Good photography of your products is the only way you can sell your products online. Even if your website is ugly, good photography and good customer service will always sell jewelry.
However, there is a point of diminishing returns when it comes to your photography, and it has to do with the file sizes.
A typical jewelry product catalog will show a ring in 3 different sizes:
1. As a thumbnail on the browsing pages.
2. As a medium size image on the product description page.
3. As a large image when you want to zoom in to see details.
The lazy web programmer will use the same image for all 3 purposes, but there's a serious drawback to this. You would need to use the largest image, that is image #3, for all locations. Except that large image can be 600KB or more, and we've even seen images as large as 3MB.
Those large images would cause a slowdown nightmare when browsing through the catalog. It could take several seconds for each image to download, and on a website with 10 rings on a page that would mean more than 30 seconds of additional waiting for the customers.
On your jewelry website, you always need to have good photography but also reduce the pixel size to whatever is needed. You also always should reduce the image color depth as much as possible.
Okay, that's confusing, so let's look at an example in steps.
Step 1: Take good photos.
Step 2: Crop out as much white space from around the ring as possible.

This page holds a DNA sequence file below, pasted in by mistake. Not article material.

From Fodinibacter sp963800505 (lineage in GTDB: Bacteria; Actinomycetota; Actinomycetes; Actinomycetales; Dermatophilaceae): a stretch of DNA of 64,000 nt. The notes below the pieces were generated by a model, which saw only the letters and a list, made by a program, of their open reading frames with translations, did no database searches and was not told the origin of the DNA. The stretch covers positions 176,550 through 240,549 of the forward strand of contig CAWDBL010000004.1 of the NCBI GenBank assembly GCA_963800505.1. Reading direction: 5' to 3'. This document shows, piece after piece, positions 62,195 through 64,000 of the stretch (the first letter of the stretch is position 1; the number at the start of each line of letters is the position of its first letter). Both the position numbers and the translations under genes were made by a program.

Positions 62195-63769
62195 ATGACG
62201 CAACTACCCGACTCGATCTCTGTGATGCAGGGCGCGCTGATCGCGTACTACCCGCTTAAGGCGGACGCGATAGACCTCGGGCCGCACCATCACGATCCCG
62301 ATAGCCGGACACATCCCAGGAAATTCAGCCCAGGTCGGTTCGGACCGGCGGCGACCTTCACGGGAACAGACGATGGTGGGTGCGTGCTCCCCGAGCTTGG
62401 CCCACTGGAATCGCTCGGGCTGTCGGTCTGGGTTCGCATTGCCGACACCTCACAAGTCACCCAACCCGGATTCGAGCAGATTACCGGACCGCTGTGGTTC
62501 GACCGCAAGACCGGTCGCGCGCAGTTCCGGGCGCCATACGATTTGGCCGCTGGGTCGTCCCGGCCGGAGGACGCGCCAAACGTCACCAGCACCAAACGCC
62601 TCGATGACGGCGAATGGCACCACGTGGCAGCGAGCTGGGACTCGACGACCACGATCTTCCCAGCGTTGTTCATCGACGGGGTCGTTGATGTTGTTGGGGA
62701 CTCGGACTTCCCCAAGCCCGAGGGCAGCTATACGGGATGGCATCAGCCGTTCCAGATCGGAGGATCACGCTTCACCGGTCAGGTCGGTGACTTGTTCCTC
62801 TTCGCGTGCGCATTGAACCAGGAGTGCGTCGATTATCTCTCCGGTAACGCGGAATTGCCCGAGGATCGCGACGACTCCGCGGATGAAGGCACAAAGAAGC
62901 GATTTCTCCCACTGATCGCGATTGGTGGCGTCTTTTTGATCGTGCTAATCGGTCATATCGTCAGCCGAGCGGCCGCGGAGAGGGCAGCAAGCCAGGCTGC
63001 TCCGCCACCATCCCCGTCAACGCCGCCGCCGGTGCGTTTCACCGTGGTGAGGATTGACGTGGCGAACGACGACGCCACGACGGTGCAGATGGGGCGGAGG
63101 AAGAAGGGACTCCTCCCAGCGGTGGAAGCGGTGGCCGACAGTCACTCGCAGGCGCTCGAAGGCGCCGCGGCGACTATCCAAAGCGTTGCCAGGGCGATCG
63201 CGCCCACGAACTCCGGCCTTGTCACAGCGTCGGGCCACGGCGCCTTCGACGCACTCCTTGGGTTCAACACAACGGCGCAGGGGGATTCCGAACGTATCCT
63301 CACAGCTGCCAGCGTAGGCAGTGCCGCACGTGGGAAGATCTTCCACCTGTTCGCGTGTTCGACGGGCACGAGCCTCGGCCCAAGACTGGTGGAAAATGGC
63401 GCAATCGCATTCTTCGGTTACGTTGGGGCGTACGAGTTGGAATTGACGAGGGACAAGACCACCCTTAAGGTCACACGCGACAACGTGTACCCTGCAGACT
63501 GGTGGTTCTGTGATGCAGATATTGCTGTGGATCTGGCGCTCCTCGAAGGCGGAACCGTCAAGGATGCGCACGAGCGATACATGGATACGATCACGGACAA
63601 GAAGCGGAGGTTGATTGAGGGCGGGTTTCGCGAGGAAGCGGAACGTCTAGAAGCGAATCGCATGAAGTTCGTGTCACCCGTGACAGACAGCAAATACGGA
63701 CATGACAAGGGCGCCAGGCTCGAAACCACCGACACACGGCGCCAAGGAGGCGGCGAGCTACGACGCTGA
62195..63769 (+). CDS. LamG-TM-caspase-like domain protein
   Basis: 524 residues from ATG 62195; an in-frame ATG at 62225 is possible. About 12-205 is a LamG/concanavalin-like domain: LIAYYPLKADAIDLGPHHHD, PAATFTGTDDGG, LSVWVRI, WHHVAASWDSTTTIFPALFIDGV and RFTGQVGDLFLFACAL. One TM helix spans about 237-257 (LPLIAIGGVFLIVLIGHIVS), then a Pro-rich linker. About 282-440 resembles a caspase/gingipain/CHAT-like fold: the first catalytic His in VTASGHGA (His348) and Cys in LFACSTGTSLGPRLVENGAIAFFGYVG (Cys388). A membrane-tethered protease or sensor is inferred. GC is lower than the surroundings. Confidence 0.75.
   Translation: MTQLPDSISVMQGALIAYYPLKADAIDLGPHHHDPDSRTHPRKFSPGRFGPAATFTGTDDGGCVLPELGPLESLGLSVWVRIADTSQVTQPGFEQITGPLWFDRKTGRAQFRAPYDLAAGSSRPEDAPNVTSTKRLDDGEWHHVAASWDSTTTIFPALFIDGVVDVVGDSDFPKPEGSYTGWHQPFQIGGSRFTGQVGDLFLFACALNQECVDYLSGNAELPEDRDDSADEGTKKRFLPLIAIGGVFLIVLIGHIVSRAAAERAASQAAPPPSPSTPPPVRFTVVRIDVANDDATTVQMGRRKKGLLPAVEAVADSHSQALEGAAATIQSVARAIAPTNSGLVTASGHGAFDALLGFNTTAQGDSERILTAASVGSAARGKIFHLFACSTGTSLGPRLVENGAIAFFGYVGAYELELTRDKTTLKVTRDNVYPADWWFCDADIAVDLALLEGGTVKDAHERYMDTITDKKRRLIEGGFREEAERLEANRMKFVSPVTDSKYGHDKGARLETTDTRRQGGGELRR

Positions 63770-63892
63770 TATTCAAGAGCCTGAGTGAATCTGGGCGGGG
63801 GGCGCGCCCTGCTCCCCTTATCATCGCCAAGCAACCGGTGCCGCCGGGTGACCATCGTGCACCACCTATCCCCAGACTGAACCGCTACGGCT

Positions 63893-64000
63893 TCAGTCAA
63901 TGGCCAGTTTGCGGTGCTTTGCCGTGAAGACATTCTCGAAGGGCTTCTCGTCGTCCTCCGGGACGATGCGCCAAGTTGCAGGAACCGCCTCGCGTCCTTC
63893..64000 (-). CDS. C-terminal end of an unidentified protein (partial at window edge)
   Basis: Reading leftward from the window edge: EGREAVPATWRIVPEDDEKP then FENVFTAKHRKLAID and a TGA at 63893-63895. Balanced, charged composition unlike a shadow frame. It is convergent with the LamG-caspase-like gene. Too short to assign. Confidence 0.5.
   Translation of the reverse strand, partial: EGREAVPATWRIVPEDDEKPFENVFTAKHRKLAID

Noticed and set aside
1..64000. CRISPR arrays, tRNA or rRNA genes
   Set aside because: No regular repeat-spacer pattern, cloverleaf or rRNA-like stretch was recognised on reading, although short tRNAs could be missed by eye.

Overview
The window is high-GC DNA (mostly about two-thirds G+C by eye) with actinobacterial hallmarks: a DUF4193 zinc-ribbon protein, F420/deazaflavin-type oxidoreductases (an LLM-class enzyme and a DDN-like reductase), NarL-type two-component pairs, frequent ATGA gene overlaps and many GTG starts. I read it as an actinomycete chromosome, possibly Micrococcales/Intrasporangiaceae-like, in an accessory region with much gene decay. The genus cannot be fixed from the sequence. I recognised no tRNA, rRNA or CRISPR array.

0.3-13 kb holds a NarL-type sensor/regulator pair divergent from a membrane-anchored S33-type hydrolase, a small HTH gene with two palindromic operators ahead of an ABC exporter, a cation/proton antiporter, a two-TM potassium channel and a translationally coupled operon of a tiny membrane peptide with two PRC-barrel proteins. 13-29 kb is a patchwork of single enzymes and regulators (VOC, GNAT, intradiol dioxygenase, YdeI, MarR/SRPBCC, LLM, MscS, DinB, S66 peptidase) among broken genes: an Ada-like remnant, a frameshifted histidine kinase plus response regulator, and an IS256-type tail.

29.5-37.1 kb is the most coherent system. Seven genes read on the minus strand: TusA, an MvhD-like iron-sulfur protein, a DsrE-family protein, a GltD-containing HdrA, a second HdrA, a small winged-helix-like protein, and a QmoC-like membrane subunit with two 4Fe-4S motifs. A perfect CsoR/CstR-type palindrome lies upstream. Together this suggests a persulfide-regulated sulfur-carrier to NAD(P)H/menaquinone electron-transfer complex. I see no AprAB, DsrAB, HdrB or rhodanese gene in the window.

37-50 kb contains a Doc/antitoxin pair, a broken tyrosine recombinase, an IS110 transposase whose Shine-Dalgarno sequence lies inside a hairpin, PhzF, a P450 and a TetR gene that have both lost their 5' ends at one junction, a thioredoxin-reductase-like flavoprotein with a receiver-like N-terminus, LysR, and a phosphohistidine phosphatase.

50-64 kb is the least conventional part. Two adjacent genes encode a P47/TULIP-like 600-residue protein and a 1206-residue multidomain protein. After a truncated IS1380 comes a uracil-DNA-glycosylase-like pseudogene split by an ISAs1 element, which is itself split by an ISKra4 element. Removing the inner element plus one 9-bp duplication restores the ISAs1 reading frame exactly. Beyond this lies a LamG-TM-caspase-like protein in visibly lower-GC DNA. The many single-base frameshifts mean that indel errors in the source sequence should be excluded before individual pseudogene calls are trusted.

Step 3: Resize the photos to ONLY what you need. Let's say you need 100x100, 250x250 and 500x500 pixels in size.
Step 4: Use a program like PhotoShop to save the images for the web/internet. During the saving process, you need to test the saving parameters for color depth. The lower the color depth, the faster the image will download. However, the low color depth also reduces the quality of the photos, so find a happy medium.
Here're the bottom line suggestions for today's Daily Golden Nugget: Create 3 sizes of photos for each ring you show online. The thumbnail image can have the lowest color depth without looking completely ugly. The medium size images should have 60% to 80% color depth and the largest image should be 100% color depth. Anyone clicking to see the large image is willing to wait for it to download.
Image management is tricky business for your website. Getting it right results in a faster website and happy customer who won't get impatient.